Troubleshooting

All posts in the Troubleshooting category

HTOP – Finding memory utilazation

Published January 2, 2014 by Siva

HTOP

Htop is a text-mode, interactive process viewer for Linux run via console/ssh, and to install htop in CentOS / Ubuntu is a pretty simple task.
Among other things,

This way you will notice what programs is using most RAM.

htop allows you to:

quickly view key performance statistics such as CPU(multi-core layout) and Memory/Swap usage;
scroll the process list vertically and horizontally to see all processes and complete command lines;
kill processes by selection rather than entering process number;
use mouse to select list items.

Installation

Centos / Redhat

yum install rpm

Ubuntu / Centos

sudo apt-get install htop

How to Use htop

in the terminal

# htop

also there are some other options for example the delay time that is -d

# htop -d 2

That the above will delay the refresh time to 2 seconds

Network interface bonding in RHEL4.0 – How to

Published March 25, 2011 by Siva

Finally today I had implemented NIC bounding (bind both NIC so that it works as a single device). We have two Dell servers that need setup with Intel Dual Gig NIC. My idea is to improve performance by pumping out more data from both NIC without using any other method.

This box act as heavy duty ftp server. Each night I need to transfer over 200GB data from this box to another box. Therefore, the network would be setup is two servers on a switch using dual network cards. I am using Red Hat enterprise Linux version 4.0.

Linux allows binding multiple network interfaces into a single channel/NIC using special kernel module called bonding. According to official bonding documentation, “The Linux bonding driver provides a method for aggregating multiple network interfaces into a single logical “bonded” interface. The behavior of the bonded interfaces depends upon the mode; generally speaking, modes provide either hot standby or load balancing services. Additionally, link integrity monitoring may be performed.”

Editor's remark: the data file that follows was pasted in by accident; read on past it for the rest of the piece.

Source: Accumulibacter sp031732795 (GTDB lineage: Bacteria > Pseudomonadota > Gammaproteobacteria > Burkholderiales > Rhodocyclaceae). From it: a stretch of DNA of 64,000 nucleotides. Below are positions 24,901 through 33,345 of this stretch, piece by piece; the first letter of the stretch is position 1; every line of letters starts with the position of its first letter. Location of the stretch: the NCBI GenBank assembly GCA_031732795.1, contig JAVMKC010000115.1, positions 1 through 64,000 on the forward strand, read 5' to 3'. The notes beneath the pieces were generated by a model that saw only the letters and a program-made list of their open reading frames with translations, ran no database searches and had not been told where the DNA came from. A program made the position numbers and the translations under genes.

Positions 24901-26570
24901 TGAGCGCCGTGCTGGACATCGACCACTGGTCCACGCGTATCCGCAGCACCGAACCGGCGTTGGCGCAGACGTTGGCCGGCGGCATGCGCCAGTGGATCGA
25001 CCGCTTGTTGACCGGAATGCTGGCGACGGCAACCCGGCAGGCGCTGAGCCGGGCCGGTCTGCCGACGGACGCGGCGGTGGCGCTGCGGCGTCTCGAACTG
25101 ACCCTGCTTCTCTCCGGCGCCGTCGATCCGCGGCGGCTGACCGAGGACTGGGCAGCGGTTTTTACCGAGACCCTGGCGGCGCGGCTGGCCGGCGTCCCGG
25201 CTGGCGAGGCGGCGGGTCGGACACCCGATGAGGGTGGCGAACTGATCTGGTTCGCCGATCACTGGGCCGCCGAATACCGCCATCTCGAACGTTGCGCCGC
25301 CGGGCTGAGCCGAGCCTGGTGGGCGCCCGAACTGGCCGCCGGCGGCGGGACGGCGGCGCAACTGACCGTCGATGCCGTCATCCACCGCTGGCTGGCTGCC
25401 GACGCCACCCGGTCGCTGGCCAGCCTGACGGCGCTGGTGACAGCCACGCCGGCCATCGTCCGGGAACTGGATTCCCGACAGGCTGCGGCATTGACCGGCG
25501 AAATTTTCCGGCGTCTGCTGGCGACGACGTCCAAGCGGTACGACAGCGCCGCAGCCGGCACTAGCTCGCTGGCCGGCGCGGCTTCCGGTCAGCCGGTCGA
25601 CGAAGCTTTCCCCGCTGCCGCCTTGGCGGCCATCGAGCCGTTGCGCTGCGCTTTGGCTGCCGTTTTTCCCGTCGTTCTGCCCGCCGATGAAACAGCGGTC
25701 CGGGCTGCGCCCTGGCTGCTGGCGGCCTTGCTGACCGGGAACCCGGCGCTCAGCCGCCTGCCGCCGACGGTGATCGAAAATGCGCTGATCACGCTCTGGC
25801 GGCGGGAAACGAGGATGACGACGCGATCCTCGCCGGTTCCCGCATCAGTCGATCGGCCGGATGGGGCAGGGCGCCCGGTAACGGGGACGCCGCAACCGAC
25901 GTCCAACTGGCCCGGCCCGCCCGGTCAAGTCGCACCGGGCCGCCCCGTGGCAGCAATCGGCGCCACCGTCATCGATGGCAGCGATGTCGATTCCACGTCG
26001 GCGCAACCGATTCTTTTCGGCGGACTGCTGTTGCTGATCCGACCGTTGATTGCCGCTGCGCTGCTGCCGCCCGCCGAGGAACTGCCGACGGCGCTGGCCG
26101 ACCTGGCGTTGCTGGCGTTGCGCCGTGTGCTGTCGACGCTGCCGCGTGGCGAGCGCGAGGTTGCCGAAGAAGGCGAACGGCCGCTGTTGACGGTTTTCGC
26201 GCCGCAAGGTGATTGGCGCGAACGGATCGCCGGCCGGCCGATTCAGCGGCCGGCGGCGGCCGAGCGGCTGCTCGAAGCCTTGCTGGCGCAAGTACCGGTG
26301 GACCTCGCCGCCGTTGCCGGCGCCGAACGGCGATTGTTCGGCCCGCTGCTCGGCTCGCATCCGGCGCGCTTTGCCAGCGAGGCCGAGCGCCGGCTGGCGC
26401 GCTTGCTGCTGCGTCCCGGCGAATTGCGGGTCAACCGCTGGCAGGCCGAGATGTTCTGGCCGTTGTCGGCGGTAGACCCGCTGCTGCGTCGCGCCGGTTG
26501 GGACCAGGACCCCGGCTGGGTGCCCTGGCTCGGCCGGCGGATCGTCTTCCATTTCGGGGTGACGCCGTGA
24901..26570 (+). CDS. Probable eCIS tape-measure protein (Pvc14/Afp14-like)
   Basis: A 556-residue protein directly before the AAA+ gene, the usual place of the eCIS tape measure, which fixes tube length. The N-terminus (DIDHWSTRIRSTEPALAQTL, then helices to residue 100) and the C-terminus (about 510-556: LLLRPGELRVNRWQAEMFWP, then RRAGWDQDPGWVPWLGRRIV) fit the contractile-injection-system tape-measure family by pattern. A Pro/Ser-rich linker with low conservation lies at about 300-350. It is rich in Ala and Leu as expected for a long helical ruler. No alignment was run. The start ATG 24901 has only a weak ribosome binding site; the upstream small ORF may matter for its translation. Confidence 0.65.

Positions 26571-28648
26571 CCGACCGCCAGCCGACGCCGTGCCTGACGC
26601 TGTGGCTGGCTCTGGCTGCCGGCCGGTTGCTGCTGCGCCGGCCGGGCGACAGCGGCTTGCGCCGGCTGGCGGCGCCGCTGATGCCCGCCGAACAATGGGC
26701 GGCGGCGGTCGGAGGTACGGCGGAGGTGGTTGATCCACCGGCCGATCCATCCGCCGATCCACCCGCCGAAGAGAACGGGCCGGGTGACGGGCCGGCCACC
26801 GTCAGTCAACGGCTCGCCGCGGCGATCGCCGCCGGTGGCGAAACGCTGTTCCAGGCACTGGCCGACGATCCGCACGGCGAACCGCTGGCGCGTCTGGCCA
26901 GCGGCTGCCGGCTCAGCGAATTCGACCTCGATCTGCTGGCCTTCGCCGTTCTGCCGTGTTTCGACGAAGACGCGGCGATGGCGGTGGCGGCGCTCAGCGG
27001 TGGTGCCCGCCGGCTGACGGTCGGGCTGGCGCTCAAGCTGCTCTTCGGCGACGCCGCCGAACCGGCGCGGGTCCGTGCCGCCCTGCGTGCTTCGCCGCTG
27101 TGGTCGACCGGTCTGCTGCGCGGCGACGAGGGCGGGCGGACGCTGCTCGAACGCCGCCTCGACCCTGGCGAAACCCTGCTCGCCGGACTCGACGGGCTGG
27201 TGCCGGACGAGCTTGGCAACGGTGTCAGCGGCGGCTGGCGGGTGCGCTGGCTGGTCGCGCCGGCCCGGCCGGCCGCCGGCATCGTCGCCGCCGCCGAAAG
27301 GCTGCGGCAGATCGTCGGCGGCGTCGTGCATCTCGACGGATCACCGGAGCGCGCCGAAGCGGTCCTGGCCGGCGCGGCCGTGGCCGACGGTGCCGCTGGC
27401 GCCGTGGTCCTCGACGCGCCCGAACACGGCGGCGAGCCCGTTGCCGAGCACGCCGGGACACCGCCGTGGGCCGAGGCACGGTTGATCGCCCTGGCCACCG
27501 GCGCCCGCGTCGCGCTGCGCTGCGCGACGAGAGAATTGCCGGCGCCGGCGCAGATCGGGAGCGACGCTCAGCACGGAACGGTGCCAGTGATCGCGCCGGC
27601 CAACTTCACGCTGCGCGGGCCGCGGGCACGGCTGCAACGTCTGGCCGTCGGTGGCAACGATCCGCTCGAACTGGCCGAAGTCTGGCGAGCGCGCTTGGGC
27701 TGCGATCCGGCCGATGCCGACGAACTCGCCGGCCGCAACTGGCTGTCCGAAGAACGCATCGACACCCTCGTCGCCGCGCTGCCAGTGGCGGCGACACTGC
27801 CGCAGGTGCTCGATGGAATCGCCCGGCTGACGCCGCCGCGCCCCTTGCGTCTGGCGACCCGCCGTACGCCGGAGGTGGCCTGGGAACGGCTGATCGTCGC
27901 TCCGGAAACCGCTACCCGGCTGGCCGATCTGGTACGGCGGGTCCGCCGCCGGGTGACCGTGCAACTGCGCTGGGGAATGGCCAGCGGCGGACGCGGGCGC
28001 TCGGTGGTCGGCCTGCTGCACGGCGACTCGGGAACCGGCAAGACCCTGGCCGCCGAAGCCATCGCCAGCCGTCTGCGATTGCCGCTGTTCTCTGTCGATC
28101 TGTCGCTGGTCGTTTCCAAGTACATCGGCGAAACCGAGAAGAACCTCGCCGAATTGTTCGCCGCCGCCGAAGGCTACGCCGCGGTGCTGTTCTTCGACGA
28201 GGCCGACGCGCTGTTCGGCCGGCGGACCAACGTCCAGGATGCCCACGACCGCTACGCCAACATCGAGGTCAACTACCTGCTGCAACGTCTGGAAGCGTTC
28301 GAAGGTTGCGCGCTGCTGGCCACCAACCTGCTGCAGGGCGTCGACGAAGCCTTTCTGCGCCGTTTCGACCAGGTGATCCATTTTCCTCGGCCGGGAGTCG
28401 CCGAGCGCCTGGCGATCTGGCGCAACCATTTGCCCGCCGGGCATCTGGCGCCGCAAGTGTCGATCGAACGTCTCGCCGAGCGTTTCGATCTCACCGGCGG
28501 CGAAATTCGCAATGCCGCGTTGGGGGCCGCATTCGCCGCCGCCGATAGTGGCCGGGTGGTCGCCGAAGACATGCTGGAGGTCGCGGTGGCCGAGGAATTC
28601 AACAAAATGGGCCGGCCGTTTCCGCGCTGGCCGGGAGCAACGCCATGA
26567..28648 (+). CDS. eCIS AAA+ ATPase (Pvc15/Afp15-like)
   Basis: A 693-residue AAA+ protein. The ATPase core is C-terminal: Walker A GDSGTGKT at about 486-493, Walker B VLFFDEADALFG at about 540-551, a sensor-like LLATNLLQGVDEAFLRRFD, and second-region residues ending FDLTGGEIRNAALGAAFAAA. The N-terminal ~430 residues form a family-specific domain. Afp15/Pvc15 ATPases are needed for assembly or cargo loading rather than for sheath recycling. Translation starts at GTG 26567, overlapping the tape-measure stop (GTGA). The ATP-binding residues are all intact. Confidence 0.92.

Setting up bounding is easy with RHEL v4.0.

Step #1: Create a bond0 configuration file

Red Hat Linux stores network configuration in /etc/sysconfig/network-scripts/ directory. First, you need to create bond0 config file:

# vi /etc/sysconfig/network-scripts/ifcfg-bond0
Append following lines to it:
DEVICE=bond0
IPADDR=192.168.1.20
NETWORK=192.168.1.0
NETMASK=255.255.255.0
USERCTL=no
BOOTPROTO=none
ONBOOT=yes
Replace above IP address with your actual IP address. Save file and exit to shell prompt.

Step #2: Modify eth0 and eth1 config files:

Open both configuration using vi text editor and make sure file read as follows for eth0 interface
# vi /etc/sysconfig/network-scripts/ifcfg-eth0
Modify/append directive as follows:
DEVICE=eth0
USERCTL=no
ONBOOT=yes
MASTER=bond0
SLAVE=yes
BOOTPROTO=none

Open eth1 configuration file using vi text editor:

# vi /etc/sysconfig/network-scripts/ifcfg-eth1
Make sure file read as follows for eth1 interface:
DEVICE=eth1
USERCTL=no
ONBOOT=yes
MASTER=bond0
SLAVE=yes
BOOTPROTO=none
Save file and exit to shell prompt.

Step # 3: Load bond driver/module

Make sure bonding module is loaded when the channel-bonding interface (bond0) is brought up. You need to modify kernel modules configuration file:
# vi /etc/modprobe.conf
Append following two lines:
alias bond0 bonding
options bond0 mode=balance-alb miimon=100
Save file and exit to shell prompt. You can learn more about all bounding options in kernel source documentation file (click here to read file online).

Step # 4: Test configuration

First, load the bonding module:

# modprobe bonding
Restart networking service in order to bring up bond0 interface:
# service network restart

Verify everything is working:
# less /proc/net/bonding/bond0
Output:

Bonding Mode: load balancing (round-robin)
MII Status: up
MII Polling Interval (ms): 0